A Case for AIDS Test After a Needle-Stick


A resolution will be presented to the California Medical Assn. Saturday urging the association to seek legislation that would allow involuntary testing of a patient for the AIDS virus following an exposure of a health-care worker to the patient’s blood or other similarly infectious fluid. Since this proposal involves involuntary (mandatory) testing, many people will reflexively debate it as an issue of patients’ versus health-care workers’ rights, and that is wrong.

Discussions about any form of involuntary testing invariably lead to intense emotional debate. This occurs because most mandatory testing proposals are clearly punitive in nature--a deliberate attempt to punish infected individuals for being infected. However, the relationship between the health-care worker and the patient is not adversarial but rather is one of mutual caring. The usual logical and valid arguments against mandatory testing must be addressed. But because of the relationship between patient and health-care worker we must recognize what is most fair: We must see this as a situation where the safety of health-care workers must be protected without adversely affecting patients. With well-thought-out and carefully drafted legislation, that can be done.

Mandatory testing of people for evidence of infection with the human immunodeficiency virus is generally opposed for three reasons: the behaviors that most commonly result in infection are consensual; there is no proven treatment to prevent infection, and fear of mandatory testing will usually convince the people most likely to be infected to stay away from testing situations, like premarital tests.

The situation of an accidental needle-stick, the most common source of a health-care worker’s accidental exposure, is obviously nonconsensual; there is now a possibly beneficial treatment, and it is doubtful that people would avoid medical care because of the very small risk of being tested involuntarily. So, the usual arguments against involuntary testing do not apply here.


On the other hand, mandatory testing could be acceptable were there to be a significant benefit, especially if that benefit were prevention of HIV infection; if the information could not be obtained in other ways, and if proper safeguards protected the person being tested.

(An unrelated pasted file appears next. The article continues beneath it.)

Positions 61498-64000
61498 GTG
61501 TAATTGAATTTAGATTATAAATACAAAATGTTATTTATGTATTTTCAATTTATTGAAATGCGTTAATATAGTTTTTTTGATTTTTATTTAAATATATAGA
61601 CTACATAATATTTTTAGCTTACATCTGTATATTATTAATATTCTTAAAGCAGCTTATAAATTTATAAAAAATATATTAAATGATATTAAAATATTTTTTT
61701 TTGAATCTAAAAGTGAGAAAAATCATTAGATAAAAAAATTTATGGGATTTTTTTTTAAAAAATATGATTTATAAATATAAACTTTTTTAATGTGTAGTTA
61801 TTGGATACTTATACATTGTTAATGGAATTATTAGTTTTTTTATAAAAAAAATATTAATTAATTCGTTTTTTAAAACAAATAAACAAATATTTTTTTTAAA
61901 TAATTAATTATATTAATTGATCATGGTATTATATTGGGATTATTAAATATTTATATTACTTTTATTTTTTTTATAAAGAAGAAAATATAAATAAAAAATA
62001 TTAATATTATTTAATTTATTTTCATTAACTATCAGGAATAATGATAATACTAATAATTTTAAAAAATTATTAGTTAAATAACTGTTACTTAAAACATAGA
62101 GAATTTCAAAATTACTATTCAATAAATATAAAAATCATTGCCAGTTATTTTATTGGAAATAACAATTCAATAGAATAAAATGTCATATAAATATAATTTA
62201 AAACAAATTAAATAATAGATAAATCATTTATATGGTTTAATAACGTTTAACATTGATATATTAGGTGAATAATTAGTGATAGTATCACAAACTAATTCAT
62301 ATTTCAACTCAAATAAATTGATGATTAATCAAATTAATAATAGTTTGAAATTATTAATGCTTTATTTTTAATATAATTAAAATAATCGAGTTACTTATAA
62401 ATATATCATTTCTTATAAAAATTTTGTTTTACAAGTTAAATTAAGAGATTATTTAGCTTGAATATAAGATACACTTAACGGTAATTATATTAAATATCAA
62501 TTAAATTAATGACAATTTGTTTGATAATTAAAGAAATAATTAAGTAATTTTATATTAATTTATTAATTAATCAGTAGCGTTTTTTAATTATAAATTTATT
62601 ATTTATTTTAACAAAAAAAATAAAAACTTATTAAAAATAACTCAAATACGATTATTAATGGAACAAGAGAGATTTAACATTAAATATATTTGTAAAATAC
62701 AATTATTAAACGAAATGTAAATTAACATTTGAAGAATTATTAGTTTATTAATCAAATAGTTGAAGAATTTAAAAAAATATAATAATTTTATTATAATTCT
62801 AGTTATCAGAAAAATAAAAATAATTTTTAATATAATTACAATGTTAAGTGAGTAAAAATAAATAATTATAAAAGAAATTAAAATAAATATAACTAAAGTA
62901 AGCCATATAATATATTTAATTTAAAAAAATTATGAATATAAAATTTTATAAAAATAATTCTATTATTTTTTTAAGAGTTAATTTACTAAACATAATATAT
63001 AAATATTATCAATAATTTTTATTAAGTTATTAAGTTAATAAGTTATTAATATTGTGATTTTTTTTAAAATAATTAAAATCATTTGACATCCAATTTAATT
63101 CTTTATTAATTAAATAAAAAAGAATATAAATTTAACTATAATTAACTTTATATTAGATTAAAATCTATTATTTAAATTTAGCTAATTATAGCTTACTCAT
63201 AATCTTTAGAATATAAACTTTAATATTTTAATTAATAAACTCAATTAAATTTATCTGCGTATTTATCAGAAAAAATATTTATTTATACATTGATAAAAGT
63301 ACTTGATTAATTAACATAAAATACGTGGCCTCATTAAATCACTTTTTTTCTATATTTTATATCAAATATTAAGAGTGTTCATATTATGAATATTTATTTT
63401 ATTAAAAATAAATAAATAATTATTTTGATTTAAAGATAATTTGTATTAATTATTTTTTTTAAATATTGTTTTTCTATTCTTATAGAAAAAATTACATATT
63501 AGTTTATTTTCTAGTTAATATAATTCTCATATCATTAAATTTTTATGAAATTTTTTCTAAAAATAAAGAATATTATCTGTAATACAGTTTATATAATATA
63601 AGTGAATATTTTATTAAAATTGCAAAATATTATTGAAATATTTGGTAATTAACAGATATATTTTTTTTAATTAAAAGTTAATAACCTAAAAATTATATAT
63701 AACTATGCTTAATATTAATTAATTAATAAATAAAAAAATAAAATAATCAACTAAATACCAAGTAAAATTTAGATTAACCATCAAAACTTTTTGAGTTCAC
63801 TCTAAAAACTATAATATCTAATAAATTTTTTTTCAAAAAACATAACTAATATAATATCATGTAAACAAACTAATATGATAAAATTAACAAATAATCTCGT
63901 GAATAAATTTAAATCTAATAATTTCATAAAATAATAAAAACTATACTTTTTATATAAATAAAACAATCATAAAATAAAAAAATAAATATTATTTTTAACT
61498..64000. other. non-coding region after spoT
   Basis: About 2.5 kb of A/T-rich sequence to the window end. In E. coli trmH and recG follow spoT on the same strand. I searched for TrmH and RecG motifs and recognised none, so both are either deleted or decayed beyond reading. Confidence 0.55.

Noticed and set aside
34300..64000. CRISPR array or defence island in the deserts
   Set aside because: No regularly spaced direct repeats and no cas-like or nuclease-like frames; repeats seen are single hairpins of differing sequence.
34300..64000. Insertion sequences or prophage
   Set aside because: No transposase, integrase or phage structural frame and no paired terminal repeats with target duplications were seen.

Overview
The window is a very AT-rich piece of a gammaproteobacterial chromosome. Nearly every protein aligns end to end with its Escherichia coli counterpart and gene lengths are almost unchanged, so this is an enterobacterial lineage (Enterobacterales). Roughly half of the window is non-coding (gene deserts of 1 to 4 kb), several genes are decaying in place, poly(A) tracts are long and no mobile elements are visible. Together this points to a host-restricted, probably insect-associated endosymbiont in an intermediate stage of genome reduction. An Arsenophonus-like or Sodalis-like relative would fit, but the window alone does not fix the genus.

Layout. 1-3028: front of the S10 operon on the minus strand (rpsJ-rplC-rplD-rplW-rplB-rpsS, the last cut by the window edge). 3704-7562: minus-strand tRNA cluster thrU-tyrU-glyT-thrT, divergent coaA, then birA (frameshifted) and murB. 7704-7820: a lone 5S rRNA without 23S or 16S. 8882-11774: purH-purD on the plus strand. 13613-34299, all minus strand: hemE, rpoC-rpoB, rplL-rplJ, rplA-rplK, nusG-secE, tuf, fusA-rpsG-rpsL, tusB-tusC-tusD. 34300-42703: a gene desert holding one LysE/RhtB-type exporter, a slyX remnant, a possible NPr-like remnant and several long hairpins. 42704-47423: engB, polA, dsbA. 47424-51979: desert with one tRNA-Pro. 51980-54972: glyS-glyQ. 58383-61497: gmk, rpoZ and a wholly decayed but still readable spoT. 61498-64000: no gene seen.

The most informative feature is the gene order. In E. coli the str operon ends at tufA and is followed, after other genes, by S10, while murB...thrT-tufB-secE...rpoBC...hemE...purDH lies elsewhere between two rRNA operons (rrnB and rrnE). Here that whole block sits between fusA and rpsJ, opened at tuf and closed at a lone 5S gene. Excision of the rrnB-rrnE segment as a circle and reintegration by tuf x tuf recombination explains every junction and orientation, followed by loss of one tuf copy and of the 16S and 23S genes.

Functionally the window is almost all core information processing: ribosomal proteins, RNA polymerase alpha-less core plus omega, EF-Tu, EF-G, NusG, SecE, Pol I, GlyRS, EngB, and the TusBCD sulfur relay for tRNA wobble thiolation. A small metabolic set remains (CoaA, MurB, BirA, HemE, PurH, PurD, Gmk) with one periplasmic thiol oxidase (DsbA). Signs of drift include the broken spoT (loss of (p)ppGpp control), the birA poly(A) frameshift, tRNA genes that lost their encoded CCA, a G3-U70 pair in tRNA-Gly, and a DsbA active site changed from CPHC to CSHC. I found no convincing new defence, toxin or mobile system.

Following a needle-stick injury, knowledge of whether a patient is infected, is beneficial to the health-care worker in two ways. The risk of infection following such exposure is about 1 in 250. While it is recognized that a negative test does not guarantee that the patient is uninfected, it clearly lowers the likelihood to less than 1%. Thus the risk of infection if the patient tests negative is less than 1 in 25,000. Current advice following a needle-stick is to recommend low-risk or no sexual behavior for 6 to 12 months while the worker has repeated tests to see if he or she had become infected. If the patient tested negative, the worry would be much less. Alternatively, if the patient tested positive, there would be greater worry and likely greater adherence to safer sex practices.

Secondly, there is now information from animal studies suggesting that starting immediate treatment with AZT for six weeks might prevent infection with the AIDS virus or at least lessen the severity of disease after a needle-stick injury from an infected patient. A few health-care workers have entered a study using AZT or a placebo if they know the needle-stick came from an infected patient. Others are taking AZT without going into the study. Many AIDS physicians would recommend AZT after such an injury but probably not if the patient tested negative. While we do not know if AZT is effective or not, the worker needs information about whether the patient is infected to make the best-informed decision about what to do.

Finally, why would such a law be necessary? The vast majority of patients, once informed about why the test was needed, would consent. The rare exception occurs, not because patients want to be stubborn or to harm a health-care worker. Rather it is because of fear that the test results, if positive, might get into the wrong hands, resulting in loss of job, insurance, home, friends. Sadly, confidentiality in hospitals, clinics, etc. needs a great deal of improvement. Perhaps even more important, some people are terrified of learning that they are infected. Many successful and unsuccessful suicide attempts, following a positive test, show this is a well-founded fear.


If we understand both patients’ and health-care workers’ concerns, legislation with appropriate safeguards of confidentiality and of the patient’s right not to know (if that is the patient’s wish) can be developed and supported. Many practical issues about how to do this need to be worked out--but it can and must be done for the legislation to be acceptable.

In making the decision to support legislation with appropriate safeguards, one overriding concept must be kept in mind: We urge or require health-care workers to care for HIV-infected patients. When the workers’ physical and mental well-being are at stake, it seems totally inappropriate not to provide them with all the information they need to care for themselves as well.